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This eBook from the Gutenberg Project consists of approximately 575 pages of information about The History of the Great Irish Famine of 1847 (3rd ed.) (1902).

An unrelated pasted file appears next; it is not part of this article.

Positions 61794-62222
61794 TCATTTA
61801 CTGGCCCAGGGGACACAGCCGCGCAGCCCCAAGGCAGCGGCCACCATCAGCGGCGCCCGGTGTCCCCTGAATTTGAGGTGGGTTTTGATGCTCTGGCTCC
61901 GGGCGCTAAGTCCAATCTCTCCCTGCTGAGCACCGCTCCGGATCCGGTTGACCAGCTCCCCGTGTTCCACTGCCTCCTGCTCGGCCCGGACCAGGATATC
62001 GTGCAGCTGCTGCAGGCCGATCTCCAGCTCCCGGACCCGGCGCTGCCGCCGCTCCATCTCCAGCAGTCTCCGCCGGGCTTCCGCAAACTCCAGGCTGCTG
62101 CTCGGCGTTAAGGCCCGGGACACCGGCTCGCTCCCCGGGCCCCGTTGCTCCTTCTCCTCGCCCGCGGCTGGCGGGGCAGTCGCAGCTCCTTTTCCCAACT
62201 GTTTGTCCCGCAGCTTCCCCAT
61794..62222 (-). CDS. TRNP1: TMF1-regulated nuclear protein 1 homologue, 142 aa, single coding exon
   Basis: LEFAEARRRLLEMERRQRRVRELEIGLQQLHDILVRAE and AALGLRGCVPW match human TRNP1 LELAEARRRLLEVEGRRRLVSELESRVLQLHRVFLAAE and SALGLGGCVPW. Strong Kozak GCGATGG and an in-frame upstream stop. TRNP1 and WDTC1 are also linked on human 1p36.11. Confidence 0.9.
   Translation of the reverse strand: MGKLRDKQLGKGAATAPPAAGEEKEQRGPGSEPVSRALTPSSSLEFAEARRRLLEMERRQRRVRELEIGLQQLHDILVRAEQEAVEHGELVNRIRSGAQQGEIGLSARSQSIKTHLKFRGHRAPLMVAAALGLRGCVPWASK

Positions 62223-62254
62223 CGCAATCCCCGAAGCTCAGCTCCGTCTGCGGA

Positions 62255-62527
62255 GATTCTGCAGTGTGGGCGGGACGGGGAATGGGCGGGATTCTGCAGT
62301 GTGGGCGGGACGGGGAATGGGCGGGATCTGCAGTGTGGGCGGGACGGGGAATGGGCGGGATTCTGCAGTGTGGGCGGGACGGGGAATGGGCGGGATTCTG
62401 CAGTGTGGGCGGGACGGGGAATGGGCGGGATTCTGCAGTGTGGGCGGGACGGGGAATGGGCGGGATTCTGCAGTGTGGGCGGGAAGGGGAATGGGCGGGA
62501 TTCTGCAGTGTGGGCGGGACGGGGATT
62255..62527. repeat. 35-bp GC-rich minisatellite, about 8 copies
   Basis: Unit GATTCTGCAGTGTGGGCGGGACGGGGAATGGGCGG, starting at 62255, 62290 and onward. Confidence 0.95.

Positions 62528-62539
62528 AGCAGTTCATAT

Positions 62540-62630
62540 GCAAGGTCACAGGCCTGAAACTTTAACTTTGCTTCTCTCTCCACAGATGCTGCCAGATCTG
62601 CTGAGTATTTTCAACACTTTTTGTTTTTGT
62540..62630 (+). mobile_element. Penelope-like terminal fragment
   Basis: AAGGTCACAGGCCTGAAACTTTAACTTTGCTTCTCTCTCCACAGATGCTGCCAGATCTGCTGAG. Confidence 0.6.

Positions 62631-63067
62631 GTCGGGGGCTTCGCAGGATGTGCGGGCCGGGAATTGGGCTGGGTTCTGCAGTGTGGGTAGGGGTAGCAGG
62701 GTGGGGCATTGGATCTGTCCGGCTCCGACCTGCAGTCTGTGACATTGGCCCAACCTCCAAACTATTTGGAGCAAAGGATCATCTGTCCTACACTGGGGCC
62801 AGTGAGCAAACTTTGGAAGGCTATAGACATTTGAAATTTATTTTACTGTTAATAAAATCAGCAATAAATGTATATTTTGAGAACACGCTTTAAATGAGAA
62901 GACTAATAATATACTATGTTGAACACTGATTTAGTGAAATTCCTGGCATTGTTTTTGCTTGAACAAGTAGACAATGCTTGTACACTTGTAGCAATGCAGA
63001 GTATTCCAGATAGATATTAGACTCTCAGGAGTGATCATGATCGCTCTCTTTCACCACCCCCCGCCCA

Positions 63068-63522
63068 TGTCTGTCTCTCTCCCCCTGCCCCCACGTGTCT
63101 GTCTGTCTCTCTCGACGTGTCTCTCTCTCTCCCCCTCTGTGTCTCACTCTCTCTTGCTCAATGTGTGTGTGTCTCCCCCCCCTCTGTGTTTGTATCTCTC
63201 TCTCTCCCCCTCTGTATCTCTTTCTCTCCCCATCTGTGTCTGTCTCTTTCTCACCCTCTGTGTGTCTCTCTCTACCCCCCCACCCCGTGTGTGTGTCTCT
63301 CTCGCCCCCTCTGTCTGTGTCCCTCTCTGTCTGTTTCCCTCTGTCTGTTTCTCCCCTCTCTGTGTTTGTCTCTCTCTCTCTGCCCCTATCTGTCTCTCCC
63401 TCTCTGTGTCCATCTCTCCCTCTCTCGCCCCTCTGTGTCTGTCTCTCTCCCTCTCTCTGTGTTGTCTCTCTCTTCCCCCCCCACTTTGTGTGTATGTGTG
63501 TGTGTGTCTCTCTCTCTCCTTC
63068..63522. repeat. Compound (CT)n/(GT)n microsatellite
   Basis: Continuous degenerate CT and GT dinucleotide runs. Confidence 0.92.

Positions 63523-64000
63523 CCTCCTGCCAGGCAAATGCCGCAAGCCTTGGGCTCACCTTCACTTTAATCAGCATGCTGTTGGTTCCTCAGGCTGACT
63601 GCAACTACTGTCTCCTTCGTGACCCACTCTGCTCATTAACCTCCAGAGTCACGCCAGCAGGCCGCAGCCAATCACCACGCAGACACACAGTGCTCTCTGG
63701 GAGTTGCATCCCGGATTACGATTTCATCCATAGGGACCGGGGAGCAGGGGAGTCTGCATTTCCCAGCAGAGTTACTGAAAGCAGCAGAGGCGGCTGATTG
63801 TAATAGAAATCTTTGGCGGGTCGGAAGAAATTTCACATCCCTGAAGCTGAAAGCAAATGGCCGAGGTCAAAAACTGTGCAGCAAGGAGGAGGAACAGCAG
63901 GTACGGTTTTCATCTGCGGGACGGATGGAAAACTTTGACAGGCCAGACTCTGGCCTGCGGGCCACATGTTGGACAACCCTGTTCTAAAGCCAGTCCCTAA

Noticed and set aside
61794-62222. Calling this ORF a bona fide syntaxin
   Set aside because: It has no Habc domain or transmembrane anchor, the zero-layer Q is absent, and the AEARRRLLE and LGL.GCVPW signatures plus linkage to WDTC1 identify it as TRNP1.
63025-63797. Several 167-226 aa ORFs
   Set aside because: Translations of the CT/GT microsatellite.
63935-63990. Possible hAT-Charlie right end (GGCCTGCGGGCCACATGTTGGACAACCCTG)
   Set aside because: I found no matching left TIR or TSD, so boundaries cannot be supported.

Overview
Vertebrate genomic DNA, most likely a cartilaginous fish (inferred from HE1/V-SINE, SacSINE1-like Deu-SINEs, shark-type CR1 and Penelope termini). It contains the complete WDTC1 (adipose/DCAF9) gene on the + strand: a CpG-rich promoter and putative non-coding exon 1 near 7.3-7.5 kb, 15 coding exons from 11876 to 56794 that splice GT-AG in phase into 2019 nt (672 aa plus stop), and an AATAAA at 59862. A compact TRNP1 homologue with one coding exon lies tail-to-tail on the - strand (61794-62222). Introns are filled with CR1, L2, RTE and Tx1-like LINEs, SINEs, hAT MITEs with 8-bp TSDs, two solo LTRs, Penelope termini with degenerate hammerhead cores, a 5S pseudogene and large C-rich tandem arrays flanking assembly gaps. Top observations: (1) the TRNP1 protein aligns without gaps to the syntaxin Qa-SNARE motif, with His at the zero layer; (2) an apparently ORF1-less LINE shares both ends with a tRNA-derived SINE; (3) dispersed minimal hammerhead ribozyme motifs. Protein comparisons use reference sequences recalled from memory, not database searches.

The Potato—­Its introduction into Europe—­Sir Walter Raleigh—­The Potato of Virginia—­The Battata, or sweet Potato—­Sir John Hawkins—­Sir Francis Drake—­Raleigh’s numerous exploring expeditions—­Story of his distributing Potatoes on the Irish coast on his way from Virginia groundless—­Sir Joseph Banks—­His history of the introduction of the Potato—­Thomas Heriot—­His description of the Opanawk a correct description of the Potato—­That root in Europe before Raleigh’s time—­Raleigh an “Undertaker”—­The Grants made to him—­The Famine after the War with the Desmonds—­Introduction of the Potato into Ireland—­Did not come rapidly into cultivation—­Food of the poorest—­Grazing—­Graziers—­Destruction of Irish Manufactures—­Causes of the increasing culture of the Potato—­Improvement of Agriculture—­Rotation of Crops—­Primate Boulter’s charity—­Buys Corn in the South to sell it cheaply in the North—­Years of scarcity from 1720 to 1740—­The Famine of 1740-41—­The Great Frost—­No combined effort to meet this Famine—­Vast number of Deaths—­The Obelisk at Castletown (Note)—­Price of Wheat—­Bread Riots—­Gangs of Robbers—­“The Kellymount Gang”—­Severe punishment—­Shooting down Food-rioters—­The Lord Lieutenant’s Address to Parliament—­Bill “for the more effectual securing the payments of rents and preventing the frauds of tenants”—­This Bill the basis of legislation on the Land Question up to 1870—­Land thrown into Grazing—­State of the Catholics—­Renewal of the Penal Statutes—­Fever and bloody flux—­Deaths—­State of Prisoners—­Galway Physicians refuse to attend Patients—­The Races of Galway changed to Tuam on account of the Fever in Galway—­Balls and Plays!—­Rt.  Rev. Dr. Berkeley’s account of the Famine—­The “Groans of Ireland”—­Ireland a land of Famine—­Dublin Bay—­The Coast—­The Wicklow Hills—­Killiney—­Obelisk Hill—­What the Obelisk was built for—­The Potato more cultivated than ever after 1741—­Agricultural literature of the time—­Apathy of the Gentry denounced—­Comparative yield of Potatoes a hundred years ago and at present—­Arthur Young on the Potato—­Great increase of its culture in twenty years—­The disease called “curl” in the Potato (Note)—­Failure of the Potato in 1821—­Consequent Famine in 1822—­Government grants—­Charitable collections—­High price of Potatoes—­Skibbereen in 1822—­Half of the superficies of the Island visited by this Famine—­Strange apathy of Statesmen and Landowners with regard to the ever-increasing culture of the Potato—­Supposed conquest of Ireland—­Ireland kept poor lest she should rebel—­The English colony always regarded as the Irish nation—­The natives ignored—­They lived in the bogs and mountains, and cultivated the Potato, the only food that would grow in such places—­No recorded Potato blight before 1729—­The probable reason—­Poverty of the English colony—­Jealousy of England of its progress and prosperity—­Commercial jealousy—­Destruction of the Woollen
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